You probably don’t remember me, but I am an old friend of your dad. We used to work a lot together and always had fun at it. I enjoy your dad because he is full of surprises and never shy about speaking his mind. I bet you are like that, too.
You and I met a few years ago, camping at Two Medicine Lake at Glacier National Park. You probably don’t remember that, either, as you were pretty small then. You and your dad shared our family’s campfire and you two got on your hands and knees and pretended to be bison, grunting and butting heads. It was pretty funny and I still remember it, even if you don’t.
I have a son who is about your age. His name is Aidan. He was at that campfire, too. Sometimes he and I bonk our heads, pretending to be bighorn sheep. (Not too hard though.) Like you, Aidan has spent a lot of time in hospitals and with doctors all over the place. Sometimes I think that really stinks because there are a lot of other places I would rather be than a doctor’s office or hospital. Almost anyplace is better than that, really. It’s hard to sleep and there are so many annoying people who come to poke needles at all times of the day. To tell you the truth, though, Aidan doesn’t mind the hospital, sometimes, because he gets to watch movies and push buttons to move his bed up and down and make a nurse come running in. Sometimes we have to unplug all that stuff, so he doesn’t drive the nurses crazy. Plus at the hospital he gets presents like it’s Christmas all over again.
So why is it that some kids have to spend so much time with doctors and other kids don’t? I think about that a lot. I’ll tell you a story about my grandma. My grandma lived to 100 years old. That is old. And guess what. She was never sick once. All she ever took were aspirin, which are little old-fashioned pills no one takes anymore. She had five kids and she never once went to the doctor, even for that. You know what else? Some kids spend even more time in the hospital than you and Aidan do. Some kids NEVER get to leave the hospital, or walk around, or go camping or canoeing with their dads. Ever. So there you go. Some kids grow to be 100 and never get sick, some are always sick, sick, sick, and don’t live anywhere near 100. That’s just how it is. I can’t figure out why. Maybe you will some day. Let me know.
Is that fair? No way! That makes me mad. It makes me sad. It makes me very, very, VERY mad and sad. I tell people that. A lot. Some people get tired of hearing me tell them but I tell them anyway.
At the same time, here’s something: Your dad loves you, just like I love Aidan. And I bet there are things you like to do. Aidan likes to build with Legos, listen to stories and go fishing. He taught me how to icefish. Your dad and I like to climb in the mountains and hunt elk and look at grizzly bears. Now that he is in California, I understand he likes to go look for great white sharks. That sounds like fun to me. Mostly I just like to be where I can smell the trees and feel the clean wind on my face.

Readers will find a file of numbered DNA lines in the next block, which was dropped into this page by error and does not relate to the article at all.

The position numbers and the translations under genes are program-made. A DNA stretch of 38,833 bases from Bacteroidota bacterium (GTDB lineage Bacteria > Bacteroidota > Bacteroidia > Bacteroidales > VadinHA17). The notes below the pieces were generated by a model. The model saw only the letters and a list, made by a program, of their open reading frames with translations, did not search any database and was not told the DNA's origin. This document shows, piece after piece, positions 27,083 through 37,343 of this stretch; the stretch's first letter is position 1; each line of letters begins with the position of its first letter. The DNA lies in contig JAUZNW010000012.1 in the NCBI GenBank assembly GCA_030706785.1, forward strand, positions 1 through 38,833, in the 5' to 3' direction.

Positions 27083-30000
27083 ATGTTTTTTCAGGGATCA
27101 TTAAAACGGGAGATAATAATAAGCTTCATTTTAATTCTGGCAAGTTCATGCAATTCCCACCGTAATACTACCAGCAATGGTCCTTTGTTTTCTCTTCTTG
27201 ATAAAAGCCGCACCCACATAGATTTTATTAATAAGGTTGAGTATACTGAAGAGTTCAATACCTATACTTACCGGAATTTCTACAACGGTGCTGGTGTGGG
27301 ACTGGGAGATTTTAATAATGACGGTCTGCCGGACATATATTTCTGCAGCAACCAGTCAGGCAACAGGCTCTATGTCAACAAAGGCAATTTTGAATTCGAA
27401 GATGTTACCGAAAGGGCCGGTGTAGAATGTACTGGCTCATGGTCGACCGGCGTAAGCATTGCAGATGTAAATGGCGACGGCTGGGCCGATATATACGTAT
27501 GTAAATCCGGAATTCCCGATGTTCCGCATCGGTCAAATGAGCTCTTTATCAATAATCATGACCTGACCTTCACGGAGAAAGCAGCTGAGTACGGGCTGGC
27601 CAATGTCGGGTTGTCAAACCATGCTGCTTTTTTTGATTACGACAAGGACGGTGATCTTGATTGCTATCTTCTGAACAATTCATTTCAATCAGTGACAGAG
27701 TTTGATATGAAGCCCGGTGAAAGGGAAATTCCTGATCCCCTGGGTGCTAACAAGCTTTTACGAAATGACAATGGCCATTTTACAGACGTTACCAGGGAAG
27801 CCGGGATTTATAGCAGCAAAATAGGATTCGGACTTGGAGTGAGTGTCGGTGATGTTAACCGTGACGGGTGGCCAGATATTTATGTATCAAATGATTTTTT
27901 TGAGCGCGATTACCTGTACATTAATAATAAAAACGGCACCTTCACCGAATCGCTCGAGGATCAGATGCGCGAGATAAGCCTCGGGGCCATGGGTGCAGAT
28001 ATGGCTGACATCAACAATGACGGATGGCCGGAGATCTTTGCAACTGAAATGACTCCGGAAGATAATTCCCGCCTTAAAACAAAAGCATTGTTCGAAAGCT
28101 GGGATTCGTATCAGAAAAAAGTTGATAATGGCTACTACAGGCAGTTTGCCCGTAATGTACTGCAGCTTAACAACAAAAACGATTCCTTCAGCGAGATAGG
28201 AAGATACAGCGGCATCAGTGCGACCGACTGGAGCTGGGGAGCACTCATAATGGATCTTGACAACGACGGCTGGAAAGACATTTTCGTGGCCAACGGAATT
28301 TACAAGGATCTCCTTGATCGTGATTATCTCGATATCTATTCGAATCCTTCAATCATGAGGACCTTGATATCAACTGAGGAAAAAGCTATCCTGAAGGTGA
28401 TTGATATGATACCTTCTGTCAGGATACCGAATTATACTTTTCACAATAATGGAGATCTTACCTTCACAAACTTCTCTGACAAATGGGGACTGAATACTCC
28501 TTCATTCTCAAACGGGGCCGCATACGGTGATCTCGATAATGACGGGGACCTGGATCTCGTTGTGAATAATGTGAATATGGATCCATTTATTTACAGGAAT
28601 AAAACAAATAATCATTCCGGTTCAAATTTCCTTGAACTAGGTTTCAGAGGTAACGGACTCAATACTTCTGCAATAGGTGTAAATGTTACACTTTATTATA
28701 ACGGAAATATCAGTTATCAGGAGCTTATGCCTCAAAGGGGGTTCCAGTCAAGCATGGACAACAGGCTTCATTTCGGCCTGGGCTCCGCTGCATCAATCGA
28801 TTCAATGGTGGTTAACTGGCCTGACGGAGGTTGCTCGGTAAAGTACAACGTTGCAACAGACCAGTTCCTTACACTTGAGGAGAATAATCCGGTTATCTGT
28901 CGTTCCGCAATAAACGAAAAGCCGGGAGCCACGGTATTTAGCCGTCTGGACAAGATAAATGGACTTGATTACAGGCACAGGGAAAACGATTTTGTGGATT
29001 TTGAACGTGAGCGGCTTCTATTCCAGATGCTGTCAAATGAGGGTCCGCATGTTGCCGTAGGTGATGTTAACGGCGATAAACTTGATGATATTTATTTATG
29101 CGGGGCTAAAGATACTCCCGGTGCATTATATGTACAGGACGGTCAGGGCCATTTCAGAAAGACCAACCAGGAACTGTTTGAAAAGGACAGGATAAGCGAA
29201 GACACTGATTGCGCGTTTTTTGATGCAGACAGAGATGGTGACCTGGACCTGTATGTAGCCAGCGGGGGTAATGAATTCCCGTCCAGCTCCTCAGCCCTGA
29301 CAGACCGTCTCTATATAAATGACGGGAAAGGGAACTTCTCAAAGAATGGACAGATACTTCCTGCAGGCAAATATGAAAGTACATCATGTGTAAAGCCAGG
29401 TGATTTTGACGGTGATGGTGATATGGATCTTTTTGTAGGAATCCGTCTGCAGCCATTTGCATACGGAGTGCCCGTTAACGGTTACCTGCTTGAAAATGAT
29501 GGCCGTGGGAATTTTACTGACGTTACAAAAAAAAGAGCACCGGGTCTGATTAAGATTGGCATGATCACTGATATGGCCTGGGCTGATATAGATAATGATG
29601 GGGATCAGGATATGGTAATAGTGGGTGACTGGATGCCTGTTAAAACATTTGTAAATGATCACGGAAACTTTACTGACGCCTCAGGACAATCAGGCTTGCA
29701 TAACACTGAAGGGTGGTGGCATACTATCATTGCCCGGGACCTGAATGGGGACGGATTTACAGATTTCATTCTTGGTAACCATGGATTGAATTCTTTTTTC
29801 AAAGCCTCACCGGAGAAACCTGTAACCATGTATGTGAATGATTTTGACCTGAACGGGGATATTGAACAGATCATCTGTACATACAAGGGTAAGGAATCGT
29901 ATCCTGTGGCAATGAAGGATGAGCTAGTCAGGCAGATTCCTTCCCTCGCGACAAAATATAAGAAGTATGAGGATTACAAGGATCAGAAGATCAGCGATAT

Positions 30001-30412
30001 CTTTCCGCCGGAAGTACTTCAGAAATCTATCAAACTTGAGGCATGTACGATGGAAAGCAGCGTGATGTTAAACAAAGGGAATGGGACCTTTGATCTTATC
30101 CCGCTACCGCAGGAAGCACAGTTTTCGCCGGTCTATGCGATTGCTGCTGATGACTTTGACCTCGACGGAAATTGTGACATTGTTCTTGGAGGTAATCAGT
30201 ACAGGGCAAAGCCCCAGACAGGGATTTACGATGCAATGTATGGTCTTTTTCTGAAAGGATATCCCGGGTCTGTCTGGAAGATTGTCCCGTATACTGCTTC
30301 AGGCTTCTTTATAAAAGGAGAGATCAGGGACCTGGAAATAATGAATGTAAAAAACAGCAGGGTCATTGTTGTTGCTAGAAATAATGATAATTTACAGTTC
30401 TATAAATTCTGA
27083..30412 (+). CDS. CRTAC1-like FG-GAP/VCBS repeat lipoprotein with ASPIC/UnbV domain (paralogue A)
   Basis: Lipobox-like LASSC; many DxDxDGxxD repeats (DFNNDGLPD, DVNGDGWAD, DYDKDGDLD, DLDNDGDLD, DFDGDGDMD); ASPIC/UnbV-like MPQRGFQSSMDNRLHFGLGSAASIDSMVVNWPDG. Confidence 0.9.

That’s just me. I’m sure there are things you like that might be totally different. So what I’m saying is, do the things you like to do. Sure, you can be mad and sad and talk about that, but still do everything you want to do that you can do. I bet your dad will help you do those things, as much as he can. Of course, dads can’t do everything they want to do, or wish they could do, either.
Meanwhile, maybe we’ll meet up at Two Medicine Lake. The Blackfeet Indians go to Two Medicine Lake to pray because they think it’s a powerful place, kind of like their church. Some of the Blackfeet Indians have given Aidan some special medicine made out of bear grease and some grass that smells good when you burn it. I bet they won’t mind if we share some. There are lots of kinds of medicines and lots of ways to heal in this world, plus people are always coming up with new ones. At Two Medicine Lake, we can go on a ride on the beautiful wooden boat, or go fishing for brook trout and cook them over a fire, crispy in a pan. We’ll look for bears for sure. You and your dad can butt heads like buffalo again, though you are getting so big you might knock him over.
Cory, I like you and I like your smile. I hope to see more of it. Say hi to your dad and mom from me. I like them too.
My friend Ben Long and I have fought many battles together to protect and conserve wildlife and wild places; now we are both involved in fights for our sons. Ben’s son Aidan has been diagnosed with Myoclonic-Astatic Epilepsy (MAE), a rare form of epilepsy also known as Doose Syndrome. Ben lives in Kalispell, Montana, where he works as the Northern Rockies Program Director for Resource Media. He also works as a freelance writer and is the author of “Backtracking: By Foot, Canoe and Subaru on the Lewis & Clark Tr...” and “Great Montana Bear Stories.”
Cory in Glacier National Park, Montana, 2004
Top Photo: Ben Long and his son, Aidan, in Montana